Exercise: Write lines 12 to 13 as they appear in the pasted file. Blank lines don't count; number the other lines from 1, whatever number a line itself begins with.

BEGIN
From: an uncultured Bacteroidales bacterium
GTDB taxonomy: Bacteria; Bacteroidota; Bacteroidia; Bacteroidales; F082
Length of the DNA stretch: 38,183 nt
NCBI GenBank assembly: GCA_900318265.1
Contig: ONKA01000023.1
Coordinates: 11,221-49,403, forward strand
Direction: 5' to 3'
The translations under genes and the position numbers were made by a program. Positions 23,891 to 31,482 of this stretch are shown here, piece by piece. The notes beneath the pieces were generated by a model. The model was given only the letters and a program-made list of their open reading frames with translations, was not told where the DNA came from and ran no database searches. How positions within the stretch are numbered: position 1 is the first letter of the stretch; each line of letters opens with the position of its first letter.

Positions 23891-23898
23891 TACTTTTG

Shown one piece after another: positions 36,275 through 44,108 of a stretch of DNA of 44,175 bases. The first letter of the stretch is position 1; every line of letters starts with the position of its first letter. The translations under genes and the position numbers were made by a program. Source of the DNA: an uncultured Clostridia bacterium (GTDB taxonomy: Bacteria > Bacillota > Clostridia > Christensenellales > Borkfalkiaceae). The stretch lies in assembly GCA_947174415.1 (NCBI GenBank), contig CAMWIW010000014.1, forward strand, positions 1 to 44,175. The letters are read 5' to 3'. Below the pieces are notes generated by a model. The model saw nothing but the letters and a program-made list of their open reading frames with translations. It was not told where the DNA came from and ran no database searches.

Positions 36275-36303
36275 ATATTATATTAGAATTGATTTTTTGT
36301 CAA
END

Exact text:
Positions 36275-36303
36275 ATATTATATTAGAATTGATTTTTTGT